The distinctive character and origin of antarctic fauna and flora make it possible to classify the antarctic as a separate antarctic region.
REFERENCESSovetskaia kompleksnaia antarkticheskaia ekspeditsiia: Informa-tsionnyi biulleten’, issues 1–66. Leningrad, 1958–67.
Sovetskaia kompleksnaia antarkticheskaia ekspeditsiia: Materialy, vols. 1–51. Leningrad, 1959–67.
Problemy Arktiki i Antarktiki, issues 1–27. Leningrad, 1959–67.
Antarktika: Doklady kommissii, issues 1–6. Moscow, 1961–66.
Kotliakov, V. M. Snezhnyi pokrov Antarktidy i ego rol’ v sovremennom oledenenii materika. Moscow, 1961.
Rusin, N. P. Meteorologicheskii i radiatsionnyi rezhim Antarktidy. Leningrad, 1961.
Atlas Antarktiki, vol. 1. Moscow-Leningrad, 1966.
Barkov, N. I., and Zh. A. Tarasova. Desiat’ let sovetskikh issledovanii v Antarktike. Leningrad, 1968. (Bibliography of Soviet literature for 1956–65.)
Geografiia Antarktidy. Moscow, 1968.
British Antarctic Survey Bulletin, nos. 1–13. London, 1963–67.
Antarctic Research. London, 1964.
Antarctic Research Series, vols. 1–9. Washington, 1964–66.
Antarctic Bibliography, vols. 1–2, 1965–66.
Antarctic Journal of the United States, vols. 1—. Washington, 1966—.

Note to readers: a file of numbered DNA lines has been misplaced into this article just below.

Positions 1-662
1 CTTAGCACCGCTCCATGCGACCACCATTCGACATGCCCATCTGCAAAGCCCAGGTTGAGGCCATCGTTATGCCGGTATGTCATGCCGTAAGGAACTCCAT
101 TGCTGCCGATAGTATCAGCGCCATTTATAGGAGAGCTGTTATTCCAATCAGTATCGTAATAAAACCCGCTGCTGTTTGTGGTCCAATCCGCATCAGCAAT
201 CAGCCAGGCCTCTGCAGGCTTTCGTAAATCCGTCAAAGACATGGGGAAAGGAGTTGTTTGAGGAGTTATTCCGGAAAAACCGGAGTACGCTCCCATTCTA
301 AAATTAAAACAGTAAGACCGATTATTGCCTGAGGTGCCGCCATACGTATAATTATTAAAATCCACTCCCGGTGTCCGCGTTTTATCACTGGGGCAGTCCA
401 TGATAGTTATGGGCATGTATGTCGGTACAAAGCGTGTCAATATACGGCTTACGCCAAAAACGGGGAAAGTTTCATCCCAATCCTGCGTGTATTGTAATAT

The USSR always held that the legal status of the antarctic should be determined by an agreement among the interested states in which account would be taken of the lawful rights and interests of those states. In a note to Norway of Jan. 27, 1939, the USSR stated its position with regard to the national affiliation of the territories discovered and explored by Russian navigators and scientists at the beginning of the 19th century. Claims to antarctic territories were also advanced by the governments of the United States (in 1939) and Japan (1940). At the same time, the United States attempted to settle the problem of the legal status of the antarctic in its own way, with a view to establishing its own hegemony over the entire antarctic. In August 1948 the United States entered into unofficial negotiations with the countries that had advanced territorial claims in the antarctic. However, Norway, Chile, and Argentina reacted negatively to this. In a memorandum of June 7, 1950, the government of the USSR informed the participants in the abovementioned separate negotiations that it could not recognize as lawful any decision on the legal status of the antarctic made without the participation of the USSR and suggested that this question be discussed on an international level. This position received the support of all the interested states. On Oct. 15, 1959, a conference on the antarctic met in Washington with the participation of the USSR, the United States, England, France, Belgium, Norway, the Republic of South Africa, Argentina, Chile, and Japan. The conference drafted and approved the Antarctic Treaty of Dec. 1, 1959, which defines the current international legal status of the Antarctic.